Write This: Author Lọlá Ákínmádé Åkerström on Intercultural Life, Social Issues, and Including the World

Dr. Jessie Voigts's picture

We have long loved the creative artistry of Lọlá Ákínmádé Åkerström. She's a magnificent writer and photographer (check out our early interview with her here), a compelling speaker (listen to her TED talk!), and has a new book out that I absolutely DEVOURED. 

We have much to learn about the world—and writing—from her.

In Every Mirror She's Black is a beautifully-written contemporary social novel that you won't want to put down (seriously: block out some time, arrange some snacks, and get the kettle brewing). 

Write This: Author Lọlá Ákínmádé Åkerström on Intercultural Life, Social Issues, and Including the World.

In Every Mirror She's Black is a tale of three women in one location (Sweden), and how they are intertwined in one way or another, sometimes in suprising ways. At the same time, each person's story (and life) has its own trajectory and history, which influences their actions, interactions, and dreams. Through these three diverse voices, this book explores what it means to be a black woman in a white society, and how cultural backgrounds and norms affect every aspect of life, wherever you are in the world.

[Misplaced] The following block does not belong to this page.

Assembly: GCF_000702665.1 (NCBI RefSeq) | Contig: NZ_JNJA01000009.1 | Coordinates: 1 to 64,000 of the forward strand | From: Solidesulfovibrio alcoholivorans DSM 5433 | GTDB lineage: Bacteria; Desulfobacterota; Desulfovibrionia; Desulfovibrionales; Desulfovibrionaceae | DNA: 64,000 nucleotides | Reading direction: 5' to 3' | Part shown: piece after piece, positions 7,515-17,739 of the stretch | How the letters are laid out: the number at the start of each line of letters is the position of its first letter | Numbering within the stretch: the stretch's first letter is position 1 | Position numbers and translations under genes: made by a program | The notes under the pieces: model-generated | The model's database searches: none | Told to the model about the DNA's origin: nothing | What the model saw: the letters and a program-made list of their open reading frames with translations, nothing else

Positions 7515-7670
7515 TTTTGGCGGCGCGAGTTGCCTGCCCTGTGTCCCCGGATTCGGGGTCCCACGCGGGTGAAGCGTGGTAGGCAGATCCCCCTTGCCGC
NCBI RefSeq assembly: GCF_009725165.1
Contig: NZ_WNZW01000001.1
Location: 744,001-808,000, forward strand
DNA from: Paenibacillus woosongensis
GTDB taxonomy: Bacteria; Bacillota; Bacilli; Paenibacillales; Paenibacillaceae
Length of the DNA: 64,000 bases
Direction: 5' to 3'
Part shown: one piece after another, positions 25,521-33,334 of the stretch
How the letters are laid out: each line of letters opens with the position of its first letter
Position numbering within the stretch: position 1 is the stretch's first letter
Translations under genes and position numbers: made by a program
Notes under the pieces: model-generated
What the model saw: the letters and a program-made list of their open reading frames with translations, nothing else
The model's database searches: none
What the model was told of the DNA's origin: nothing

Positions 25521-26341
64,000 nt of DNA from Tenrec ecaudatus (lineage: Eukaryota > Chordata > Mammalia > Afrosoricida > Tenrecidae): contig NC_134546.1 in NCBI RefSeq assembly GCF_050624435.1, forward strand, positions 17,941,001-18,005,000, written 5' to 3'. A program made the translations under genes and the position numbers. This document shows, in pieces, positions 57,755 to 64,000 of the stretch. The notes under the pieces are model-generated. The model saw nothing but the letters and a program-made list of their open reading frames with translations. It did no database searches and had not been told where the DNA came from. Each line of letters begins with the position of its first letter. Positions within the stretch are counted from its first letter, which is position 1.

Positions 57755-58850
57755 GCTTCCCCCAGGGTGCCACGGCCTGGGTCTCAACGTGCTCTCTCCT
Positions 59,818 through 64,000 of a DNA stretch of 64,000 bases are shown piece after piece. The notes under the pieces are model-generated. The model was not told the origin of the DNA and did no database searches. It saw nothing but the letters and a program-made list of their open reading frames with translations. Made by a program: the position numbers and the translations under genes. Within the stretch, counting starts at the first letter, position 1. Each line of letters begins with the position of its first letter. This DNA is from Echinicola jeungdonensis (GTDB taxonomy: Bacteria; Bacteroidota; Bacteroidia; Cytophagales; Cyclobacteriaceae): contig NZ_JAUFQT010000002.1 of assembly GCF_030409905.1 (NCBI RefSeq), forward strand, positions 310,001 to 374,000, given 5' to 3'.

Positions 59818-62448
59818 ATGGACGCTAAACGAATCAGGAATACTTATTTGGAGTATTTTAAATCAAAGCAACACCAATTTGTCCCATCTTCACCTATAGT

In Every Mirror She's Black is extraordinary, powerful, and an outstanding novel. It is, by far, one of the best books I've ever read.

Why do I love this book so? Let me count the ways...
I love the characters, each richly drawn and envisioned. I root for them, am annoyed at them, want to know more about them. 

The writing is captivating, and I keep going back to reread gorgeous sentences and powerful paragraphs.

I adore the fact that here, finally, is a novel about intercultural sensitivity and growth told through very different voices